LOS ANGELES (CNN) -- It begins with a bundle of pink yarn, a set of knitting needles, and a woman who wants to be heard.
The concept is simple: Create a "sea of pink" at the Women's March on Washington.
Krista Suh and Jayna Zweiman are the women behind the Pussyhat Project, a grassroots movement to flood the National Mall with a million handmade, cat-eared knit hats, dubbed "pussyhats," in a show of solidarity and support for women's rights.
The two friends had begun taking knitting classes at The Little Knittery in the Atwater Village neighborhood of Los Angeles last year. The cozy space brims with colorful yarns, and warm scarves. For these women, it provides a peaceful, safe sanctuary -- a place where thoughts and ideas can be shared without fear of judgment.
"Part of knitting is that you have this time, and breath to be able to really have conversations," Zweiman said.
As then-candidate Donald Trump faced allegations of sexual misconduct -- which he has denied -- and as the election drew near, they say those conversations became even more critical for their small community. Pretty quickly, the potential impact of a Trump presidency on gender and women's issues became the No. 1 topic around the knitting table.
And when the women woke up to Trump's victory on Nov. 9, Suh and Zweiman decided they needed a platform to make their voices heard. The Women's March on Washington became that platform.
"The idea is both a play on pussyhat, pussycat, and also references the hot mic from the 'Access Hollywood' video. It does reference Donald Trump and those comments, but it's also so much more," said Zweiman. "It's reappropriating the word 'pussy' in a positive way. It's a pussyhat -- one word. This is a project about women supporting women."
Suh and Zweiman presented the idea to their knitting teacher, Kat Coyle, owner of The Little Knittery. She immediately jumped on board.
"I designed a hat that was simple enough that beginners could make it, or modify it, and make it their own," Coyle said. "We put together the website, and then I got on Instagram, let my knitting community know, and it just took off from there."
Zweiman estimated that well over 60,000 hats were made by the end of December. Submissions arrived from all 50 states and as far away as France and New Zealand. The project has a practical element to it, too. Suh, who's accustomed to mild California winters, knew she would need something warm to ward off the crisp East Coast air at the march. The obvious choice seemed to be a fluffy, knit skullcap. Add some kitten ears, and the pussyhat was born.
The Pussyhat Project launched the day after Thanksgiving. Using the hashtag #PussyHatProject, the concept caught on quickly. Thousands of men, women and children began crafting their own projects, and before sending them off for delivery to march participants in Washington, they flooded Facebook, Twitter and Instagram with photos, showing groups of friends sporting pink on the beach, dogs and cats wearing smaller versions, and mirror selfies featuring elaborate knit hats.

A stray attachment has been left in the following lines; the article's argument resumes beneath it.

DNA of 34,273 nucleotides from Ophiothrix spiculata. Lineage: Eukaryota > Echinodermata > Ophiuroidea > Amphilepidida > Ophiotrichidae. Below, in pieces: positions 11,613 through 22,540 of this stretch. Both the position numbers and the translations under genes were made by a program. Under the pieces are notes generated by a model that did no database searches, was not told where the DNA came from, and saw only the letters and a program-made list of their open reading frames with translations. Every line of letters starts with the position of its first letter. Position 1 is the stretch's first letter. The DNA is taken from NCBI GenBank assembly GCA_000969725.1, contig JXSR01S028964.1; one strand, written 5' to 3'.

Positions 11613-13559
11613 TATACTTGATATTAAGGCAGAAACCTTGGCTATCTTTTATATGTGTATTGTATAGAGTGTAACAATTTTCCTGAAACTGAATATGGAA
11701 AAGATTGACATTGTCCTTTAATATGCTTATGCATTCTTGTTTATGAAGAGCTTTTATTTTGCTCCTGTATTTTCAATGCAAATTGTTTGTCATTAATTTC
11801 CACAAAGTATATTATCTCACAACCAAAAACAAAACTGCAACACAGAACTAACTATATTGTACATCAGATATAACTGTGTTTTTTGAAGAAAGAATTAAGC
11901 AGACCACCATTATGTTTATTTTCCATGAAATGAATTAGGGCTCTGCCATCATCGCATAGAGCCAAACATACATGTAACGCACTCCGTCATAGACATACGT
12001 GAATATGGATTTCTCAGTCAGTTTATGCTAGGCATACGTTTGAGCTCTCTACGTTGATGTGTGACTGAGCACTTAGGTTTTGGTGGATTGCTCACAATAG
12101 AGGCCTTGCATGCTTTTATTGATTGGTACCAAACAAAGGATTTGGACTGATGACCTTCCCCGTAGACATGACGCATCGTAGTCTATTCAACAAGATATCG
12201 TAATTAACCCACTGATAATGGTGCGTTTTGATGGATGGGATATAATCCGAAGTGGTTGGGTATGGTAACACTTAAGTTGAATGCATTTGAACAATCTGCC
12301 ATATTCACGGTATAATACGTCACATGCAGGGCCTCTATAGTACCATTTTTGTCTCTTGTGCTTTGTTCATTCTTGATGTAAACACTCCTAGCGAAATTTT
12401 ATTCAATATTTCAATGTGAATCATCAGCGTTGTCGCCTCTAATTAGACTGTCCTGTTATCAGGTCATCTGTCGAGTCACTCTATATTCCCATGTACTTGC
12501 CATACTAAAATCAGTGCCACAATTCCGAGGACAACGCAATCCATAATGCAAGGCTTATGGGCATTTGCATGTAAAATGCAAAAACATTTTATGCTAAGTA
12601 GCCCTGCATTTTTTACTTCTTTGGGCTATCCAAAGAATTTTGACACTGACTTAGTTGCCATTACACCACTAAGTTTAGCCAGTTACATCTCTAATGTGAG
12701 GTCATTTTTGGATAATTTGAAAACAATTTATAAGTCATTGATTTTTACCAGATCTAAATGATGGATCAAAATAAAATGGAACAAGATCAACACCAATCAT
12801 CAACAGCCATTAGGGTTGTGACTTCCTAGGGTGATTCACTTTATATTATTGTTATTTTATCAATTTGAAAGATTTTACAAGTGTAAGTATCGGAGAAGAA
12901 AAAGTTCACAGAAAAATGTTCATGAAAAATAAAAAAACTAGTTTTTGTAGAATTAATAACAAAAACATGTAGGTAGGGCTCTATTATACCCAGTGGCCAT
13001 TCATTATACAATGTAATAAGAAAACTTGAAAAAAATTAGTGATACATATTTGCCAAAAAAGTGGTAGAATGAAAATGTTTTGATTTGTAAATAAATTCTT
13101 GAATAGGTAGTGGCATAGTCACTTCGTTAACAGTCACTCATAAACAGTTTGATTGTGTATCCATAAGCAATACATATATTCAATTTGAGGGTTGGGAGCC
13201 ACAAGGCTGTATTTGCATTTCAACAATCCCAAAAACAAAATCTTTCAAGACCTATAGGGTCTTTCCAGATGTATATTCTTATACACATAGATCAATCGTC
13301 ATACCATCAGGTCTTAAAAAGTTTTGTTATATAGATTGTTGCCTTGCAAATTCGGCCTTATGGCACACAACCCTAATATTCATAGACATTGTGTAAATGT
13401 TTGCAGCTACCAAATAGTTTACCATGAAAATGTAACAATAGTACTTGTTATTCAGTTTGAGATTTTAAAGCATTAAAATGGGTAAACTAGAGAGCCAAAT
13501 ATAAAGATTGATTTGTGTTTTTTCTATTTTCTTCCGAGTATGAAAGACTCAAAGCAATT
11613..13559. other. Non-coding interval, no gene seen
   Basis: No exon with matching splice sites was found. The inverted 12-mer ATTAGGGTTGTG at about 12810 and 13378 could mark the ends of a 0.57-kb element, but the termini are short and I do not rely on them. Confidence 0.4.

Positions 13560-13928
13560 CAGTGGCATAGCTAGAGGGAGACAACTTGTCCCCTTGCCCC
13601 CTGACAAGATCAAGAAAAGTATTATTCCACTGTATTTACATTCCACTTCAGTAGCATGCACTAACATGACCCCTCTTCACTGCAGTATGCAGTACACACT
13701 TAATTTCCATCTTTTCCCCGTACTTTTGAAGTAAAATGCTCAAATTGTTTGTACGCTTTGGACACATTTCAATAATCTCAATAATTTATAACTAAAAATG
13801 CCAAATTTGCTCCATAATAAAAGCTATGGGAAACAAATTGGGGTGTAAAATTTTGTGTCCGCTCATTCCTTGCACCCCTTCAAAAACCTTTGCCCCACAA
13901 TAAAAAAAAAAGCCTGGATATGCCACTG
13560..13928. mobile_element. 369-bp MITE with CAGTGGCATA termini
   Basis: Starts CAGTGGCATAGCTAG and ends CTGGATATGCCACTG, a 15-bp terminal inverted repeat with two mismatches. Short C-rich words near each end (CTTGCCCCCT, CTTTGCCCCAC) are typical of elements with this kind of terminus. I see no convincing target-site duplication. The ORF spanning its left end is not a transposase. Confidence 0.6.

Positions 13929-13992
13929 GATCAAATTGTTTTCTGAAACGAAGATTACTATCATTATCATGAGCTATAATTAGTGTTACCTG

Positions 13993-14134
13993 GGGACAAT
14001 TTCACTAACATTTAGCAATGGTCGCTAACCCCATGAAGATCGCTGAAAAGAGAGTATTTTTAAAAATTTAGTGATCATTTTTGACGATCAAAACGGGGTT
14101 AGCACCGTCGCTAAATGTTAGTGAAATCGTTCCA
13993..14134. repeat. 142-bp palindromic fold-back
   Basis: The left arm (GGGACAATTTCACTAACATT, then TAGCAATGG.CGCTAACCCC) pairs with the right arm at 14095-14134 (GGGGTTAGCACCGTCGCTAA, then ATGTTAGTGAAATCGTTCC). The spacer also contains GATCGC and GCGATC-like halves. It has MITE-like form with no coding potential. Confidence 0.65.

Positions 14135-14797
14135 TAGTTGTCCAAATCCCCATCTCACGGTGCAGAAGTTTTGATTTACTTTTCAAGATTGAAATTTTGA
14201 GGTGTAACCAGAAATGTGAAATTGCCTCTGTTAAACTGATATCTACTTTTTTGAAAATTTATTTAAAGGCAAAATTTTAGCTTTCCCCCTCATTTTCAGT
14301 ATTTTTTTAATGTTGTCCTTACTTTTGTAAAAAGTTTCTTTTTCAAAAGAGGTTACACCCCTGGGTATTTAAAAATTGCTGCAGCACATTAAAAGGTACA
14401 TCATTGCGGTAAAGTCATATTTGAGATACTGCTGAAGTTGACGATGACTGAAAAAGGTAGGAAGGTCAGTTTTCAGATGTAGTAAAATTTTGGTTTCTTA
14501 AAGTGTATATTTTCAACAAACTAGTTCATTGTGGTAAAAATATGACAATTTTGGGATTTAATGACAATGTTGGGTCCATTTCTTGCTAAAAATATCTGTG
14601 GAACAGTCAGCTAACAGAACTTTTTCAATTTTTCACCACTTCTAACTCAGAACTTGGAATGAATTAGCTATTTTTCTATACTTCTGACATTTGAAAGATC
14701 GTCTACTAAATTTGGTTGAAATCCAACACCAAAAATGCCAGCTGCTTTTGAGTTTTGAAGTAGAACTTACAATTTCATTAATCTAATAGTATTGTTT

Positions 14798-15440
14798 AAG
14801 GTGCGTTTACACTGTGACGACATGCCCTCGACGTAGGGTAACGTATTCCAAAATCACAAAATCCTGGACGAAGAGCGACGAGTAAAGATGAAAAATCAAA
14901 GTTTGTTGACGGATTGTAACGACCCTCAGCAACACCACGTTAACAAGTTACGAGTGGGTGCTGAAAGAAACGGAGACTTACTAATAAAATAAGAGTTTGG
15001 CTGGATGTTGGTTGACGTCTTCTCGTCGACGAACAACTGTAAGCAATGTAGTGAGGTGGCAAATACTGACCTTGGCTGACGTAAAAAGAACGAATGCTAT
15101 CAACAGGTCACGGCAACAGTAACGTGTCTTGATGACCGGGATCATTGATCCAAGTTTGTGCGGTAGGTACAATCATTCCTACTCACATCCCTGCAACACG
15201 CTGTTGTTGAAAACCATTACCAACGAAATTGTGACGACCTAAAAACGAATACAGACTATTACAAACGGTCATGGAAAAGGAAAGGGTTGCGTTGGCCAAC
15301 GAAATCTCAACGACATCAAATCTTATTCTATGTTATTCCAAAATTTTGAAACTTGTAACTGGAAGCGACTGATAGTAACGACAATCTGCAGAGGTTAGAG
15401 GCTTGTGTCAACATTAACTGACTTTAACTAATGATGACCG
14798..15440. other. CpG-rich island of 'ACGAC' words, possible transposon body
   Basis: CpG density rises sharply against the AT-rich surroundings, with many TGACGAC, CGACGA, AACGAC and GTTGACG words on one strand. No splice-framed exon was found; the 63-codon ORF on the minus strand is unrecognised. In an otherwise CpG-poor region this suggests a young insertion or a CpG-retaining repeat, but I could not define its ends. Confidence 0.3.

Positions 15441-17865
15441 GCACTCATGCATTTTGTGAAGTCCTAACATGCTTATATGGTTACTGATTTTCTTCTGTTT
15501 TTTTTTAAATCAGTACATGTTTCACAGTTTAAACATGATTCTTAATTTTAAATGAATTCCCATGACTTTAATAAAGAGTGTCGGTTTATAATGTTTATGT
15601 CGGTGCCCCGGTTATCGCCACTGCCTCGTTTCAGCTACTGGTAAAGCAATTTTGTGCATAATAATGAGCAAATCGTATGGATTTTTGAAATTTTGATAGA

This week at The Little Knittery, the front door swings open rhythmically, with a steady stream of participants, including avid knitters and beginners dropping off hats and those traveling to the US capital to march picking up hats.
"It became evident how quickly things were going to turn around for women's health issues and women's rights," said Lynne White, who is bringing four hats to friends in Washington. "It's a phenomenal idea they came up with, based on a statement (Trump) made years ago. It's a great way for everybody to show that it's unacceptable behavior to speak that way about women, or to speak that way about anybody."
Each volunteer is encouraged to write a special message to the anonymous marcher who receives the hat. The label includes a space for an email address where the marcher can send photos of their experience.
The Pussyhat Facebook page is filled with messages from knitters who put their Pussyhats in the mail to Washington. "This one's from Laura," Zweiman read. "As a survivor of sexual assault, it's important to me that it's taken seriously as a crime, and not something that you can just brush off and forget about. This is why I march."
Colin Campbell stopped by to find Pussyhats for himself, his wife and young daughters. As luck would have it, volunteer Makiko Ushiyama was seated at the table, finishing up a set of hats. She handed Campbell the bundle, and as his girls tried them on, he read the special message Ushiiyama had written on the label. "This hat was made by Makiko in Los Angeles, California," he read. "A woman's issue I care about is that a woman's rights are human rights. I care about them all. Thank you for marching."
Although the Pussyhat Project's efforts are mostly focused on the Women's March on Washington, organizers are encouraging women to make hats to wear to sister marches and like-minded events being held around the nation this weekend.
The message is one of unity.
"This is an opportunity to reach out -- perhaps to someone you never met before, to share with them how you feel as an individual," said Zweiman. "The marcher can then reach back and thank you for the hat ... for the gift."
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